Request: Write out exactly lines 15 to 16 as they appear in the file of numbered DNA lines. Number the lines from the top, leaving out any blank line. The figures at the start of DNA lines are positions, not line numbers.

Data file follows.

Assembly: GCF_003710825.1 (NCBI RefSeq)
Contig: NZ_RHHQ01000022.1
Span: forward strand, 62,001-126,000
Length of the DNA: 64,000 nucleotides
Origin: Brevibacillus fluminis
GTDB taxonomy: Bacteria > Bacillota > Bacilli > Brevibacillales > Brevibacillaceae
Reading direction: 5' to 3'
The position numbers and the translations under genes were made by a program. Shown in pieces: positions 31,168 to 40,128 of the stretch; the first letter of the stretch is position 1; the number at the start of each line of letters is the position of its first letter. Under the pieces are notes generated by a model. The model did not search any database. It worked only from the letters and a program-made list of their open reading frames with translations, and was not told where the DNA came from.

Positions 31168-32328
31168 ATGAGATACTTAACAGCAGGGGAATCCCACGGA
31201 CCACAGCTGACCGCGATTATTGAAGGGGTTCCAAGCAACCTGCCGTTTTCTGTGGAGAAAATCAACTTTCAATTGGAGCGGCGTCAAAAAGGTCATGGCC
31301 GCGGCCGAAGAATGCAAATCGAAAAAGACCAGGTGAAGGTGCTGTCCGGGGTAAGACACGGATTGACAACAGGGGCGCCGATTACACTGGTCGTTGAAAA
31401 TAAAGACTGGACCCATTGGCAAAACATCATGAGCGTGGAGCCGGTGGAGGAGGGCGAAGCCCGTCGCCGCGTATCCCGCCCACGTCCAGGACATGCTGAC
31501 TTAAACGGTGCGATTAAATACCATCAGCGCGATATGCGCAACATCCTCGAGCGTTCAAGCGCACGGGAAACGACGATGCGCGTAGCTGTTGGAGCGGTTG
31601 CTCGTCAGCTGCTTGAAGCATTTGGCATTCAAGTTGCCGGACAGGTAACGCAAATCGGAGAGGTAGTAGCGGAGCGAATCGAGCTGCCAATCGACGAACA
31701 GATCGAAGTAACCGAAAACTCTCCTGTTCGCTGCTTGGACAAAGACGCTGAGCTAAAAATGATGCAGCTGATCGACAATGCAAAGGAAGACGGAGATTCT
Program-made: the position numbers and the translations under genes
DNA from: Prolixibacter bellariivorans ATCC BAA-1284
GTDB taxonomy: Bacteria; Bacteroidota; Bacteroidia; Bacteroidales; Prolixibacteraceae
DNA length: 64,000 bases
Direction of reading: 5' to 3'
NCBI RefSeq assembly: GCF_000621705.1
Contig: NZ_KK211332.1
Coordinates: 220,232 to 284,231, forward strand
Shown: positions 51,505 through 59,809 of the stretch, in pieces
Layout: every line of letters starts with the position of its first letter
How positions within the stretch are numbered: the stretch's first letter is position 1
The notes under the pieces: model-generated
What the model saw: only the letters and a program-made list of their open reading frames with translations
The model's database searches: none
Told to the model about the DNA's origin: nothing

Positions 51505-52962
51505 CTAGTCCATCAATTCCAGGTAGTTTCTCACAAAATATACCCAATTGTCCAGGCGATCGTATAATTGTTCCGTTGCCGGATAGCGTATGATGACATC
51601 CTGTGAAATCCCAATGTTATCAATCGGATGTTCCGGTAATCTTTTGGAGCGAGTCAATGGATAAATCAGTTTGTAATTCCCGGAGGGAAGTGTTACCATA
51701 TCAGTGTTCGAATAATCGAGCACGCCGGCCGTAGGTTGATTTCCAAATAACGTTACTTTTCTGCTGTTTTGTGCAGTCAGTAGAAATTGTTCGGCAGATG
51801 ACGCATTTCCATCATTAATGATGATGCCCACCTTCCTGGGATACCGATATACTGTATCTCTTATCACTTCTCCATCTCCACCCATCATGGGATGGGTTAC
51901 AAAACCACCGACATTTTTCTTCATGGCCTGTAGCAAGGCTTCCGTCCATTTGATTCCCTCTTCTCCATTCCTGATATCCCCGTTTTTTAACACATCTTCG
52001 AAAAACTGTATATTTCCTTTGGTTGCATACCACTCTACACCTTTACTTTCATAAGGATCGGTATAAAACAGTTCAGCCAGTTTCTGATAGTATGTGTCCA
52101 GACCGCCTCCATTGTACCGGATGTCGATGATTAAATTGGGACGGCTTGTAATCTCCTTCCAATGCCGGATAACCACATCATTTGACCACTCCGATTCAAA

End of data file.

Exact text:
31601 CTCGTCAGCTGCTTGAAGCATTTGGCATTCAAGTTGCCGGACAGGTAACGCAAATCGGAGAGGTAGTAGCGGAGCGAATCGAGCTGCCAATCGACGAACA
31701 GATCGAAGTAACCGAAAACTCTCCTGTTCGCTGCTTGGACAAAGACGCTGAGCTAAAAATGATGCAGCTGATCGACAATGCAAAGGAAGACGGAGATTCT